But the problem was easier in America, where newspapers are local rather than national. When it was explained, Edwards realised that it was inevitable that the news would leak through to the soccer maestro.

"OK then we'll have to cancel," Ralph said, and the gloom deepened. There were no reserves ready. At the same time I became very conscious that my piece in The Star would be all nonsense now that the secret was out; and the chances of having a programme were diminishing by the second.

Jacko left the room and was out for a minute or two. I heard him coming back in. I didn't look around because I knew the look of despair on his face would only be a reflection of the expressions of all of us. What I didn't know was that when he came back in, he stood behind my chair, making signs at me, and mouthing silently to Ralph: "What about Eamonn? Let's do his story?" I was oblivious of these goings on. I had my own worries.

I said: "Look, while you're thinking about things, do you mind if I ring my newspaper? I want to explain to the Features Editor and dictate some changes in a piece I've written about the programme. The first editions are already on the streets."

As soon as I'd spoken, I regretted it. Although Ralph said: "Sure, there's the phone, ring him." I could feel the hush in the room. I imagined Edwards thinking that one newspaper writer had already ruined his programme and here was another right inside the camp.

Then someone said: "Look, we've got to go over and see Ronnie Waldman and Cecil McGivern and talk things over."

That did it. I knew now I was unpopular. "I won't be long," I said, "If you'll just wait—"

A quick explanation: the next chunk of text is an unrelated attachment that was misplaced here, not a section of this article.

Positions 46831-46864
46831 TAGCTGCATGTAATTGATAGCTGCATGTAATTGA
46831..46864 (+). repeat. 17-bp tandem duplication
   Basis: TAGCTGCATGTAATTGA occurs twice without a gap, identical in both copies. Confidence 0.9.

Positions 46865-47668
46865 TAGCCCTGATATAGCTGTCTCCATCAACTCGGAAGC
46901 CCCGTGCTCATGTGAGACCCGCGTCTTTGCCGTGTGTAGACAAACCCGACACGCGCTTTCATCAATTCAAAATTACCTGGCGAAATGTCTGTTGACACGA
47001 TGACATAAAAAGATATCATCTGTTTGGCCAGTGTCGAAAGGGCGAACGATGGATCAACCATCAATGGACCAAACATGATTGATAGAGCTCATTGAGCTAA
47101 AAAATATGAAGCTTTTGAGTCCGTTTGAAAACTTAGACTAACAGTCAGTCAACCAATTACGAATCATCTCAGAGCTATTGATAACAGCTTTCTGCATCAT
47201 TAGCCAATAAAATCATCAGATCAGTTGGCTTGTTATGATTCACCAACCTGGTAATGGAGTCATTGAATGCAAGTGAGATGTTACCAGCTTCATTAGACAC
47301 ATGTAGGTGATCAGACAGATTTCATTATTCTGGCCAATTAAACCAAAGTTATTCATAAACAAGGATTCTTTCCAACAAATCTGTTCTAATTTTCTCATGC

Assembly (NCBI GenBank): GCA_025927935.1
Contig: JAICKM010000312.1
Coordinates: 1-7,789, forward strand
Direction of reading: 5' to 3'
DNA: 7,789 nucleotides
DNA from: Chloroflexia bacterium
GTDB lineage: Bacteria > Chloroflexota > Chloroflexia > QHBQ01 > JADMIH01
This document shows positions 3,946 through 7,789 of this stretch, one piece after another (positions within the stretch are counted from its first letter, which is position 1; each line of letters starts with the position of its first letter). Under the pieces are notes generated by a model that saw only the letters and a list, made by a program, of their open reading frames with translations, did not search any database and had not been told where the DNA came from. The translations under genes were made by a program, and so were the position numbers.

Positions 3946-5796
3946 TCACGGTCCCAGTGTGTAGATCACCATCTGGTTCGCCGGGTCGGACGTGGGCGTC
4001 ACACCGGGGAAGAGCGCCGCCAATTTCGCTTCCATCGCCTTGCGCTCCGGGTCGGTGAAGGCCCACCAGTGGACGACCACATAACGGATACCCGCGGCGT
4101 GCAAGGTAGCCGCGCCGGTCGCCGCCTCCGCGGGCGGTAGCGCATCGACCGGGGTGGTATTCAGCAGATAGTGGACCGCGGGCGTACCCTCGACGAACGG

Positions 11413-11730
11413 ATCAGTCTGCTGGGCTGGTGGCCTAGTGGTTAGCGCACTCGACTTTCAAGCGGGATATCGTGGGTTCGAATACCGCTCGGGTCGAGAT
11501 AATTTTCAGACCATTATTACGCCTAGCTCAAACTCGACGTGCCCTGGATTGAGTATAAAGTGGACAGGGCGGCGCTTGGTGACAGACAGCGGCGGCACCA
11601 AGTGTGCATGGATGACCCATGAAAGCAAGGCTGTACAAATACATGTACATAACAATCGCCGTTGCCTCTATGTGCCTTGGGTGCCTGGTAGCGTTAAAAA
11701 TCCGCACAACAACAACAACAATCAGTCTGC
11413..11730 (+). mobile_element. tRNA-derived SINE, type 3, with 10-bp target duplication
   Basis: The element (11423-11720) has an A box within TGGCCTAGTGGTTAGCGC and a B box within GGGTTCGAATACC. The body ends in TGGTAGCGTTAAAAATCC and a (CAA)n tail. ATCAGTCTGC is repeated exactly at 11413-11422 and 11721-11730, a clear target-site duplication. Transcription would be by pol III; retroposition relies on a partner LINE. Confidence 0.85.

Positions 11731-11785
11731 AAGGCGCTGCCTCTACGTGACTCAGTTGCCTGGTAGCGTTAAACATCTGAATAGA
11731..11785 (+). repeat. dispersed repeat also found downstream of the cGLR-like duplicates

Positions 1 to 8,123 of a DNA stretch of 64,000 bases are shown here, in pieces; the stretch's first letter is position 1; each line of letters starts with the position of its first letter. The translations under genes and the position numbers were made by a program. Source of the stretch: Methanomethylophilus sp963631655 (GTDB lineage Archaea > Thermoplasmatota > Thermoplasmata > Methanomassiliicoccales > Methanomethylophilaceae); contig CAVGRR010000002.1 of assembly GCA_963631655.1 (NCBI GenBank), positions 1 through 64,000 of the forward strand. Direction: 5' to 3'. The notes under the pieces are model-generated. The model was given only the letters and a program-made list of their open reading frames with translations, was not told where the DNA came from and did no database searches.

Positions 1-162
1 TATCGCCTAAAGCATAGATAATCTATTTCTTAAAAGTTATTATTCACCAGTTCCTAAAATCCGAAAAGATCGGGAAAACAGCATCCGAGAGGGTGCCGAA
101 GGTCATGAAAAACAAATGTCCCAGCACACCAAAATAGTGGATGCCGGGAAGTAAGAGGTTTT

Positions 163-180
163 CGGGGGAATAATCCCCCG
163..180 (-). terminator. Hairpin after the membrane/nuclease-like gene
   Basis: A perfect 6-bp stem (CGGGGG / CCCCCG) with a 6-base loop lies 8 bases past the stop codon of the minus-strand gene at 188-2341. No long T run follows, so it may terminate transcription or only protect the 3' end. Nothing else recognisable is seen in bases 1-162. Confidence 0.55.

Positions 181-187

"No, no, we'd better go. You follow."

And they vanished, leaving me alone and guilt-ridden in the room with Mrs Gruenberg. I felt very isolated.

When I met up with the team later, I was told they had decided to do some very fast work on the Freddie Mills story. Since I knew Freddie, would I help with the get-there routine? Would I – I would have tried to fly around the dome of St Paul's if I thought it would absolve me from the suspicion I felt sure they were feeling.

Arrangements were then made to put on a special sports programme on which Freddie would be a panel member, with me acting as Chairman. But it was up to me to get Freddie to appear, and then to keep him in tow and steer him into the This Is Your Life set-up.

I worked very hard on Freddie. (To give him his due, he worked very hard on me). At first asking, he hedged, said he didn't know, thought he might go to Brighton on that day. In the end I won him over, as I thought, and the fake sports programme with famous sportsmen, producer, cameras, lights, went on the floor the same afternoon of the night for which This Is Your Life was scheduled. It was very realistic. The purpose of this was to keep him occupied (as I thought) during the afternoon so he wouldn't discover if some of his friends or family were absent and preparing for the show. From there we went back to our flat for dinner, because I told Grainne what I was up to, and Freddie had accepted an invitation to dine and then go on to see the new programme.

Actually, earlier in the day the cat came perilously near to being let out of the bag. Grainne had told me she wouldn't be home as she was visiting the doctor. Before I left my office for Lime Grove, I rang the doctor's and asked if I could speak to her. I wanted to give her a lift home.

"Oh, no, Mrs Andrews hasn't been here for some time," I was told. I rang home and she wasn't there. I was mystified. In reality, at that moment, Grainne was at the BBC preparing her little part in the scheme. But when I did get home and tackled her she explained she'd gone shopping after the doctor's and had forgotten to mention it to me.

Although I didn't twig anything, all through dinner with Freddie and myself Grainne was on hot bricks. Her problem was to get to the BBC Television Theatre before me, if possible, and without my knowing. I didn't notice the car that pulled in at the door as soon as Freddie and I pulled away. Otherwise, again, the secret could have been out. No, I was feeling pretty proud now that the programme's first subject was on his way, and that I'd carried off the ruse with such aplomb.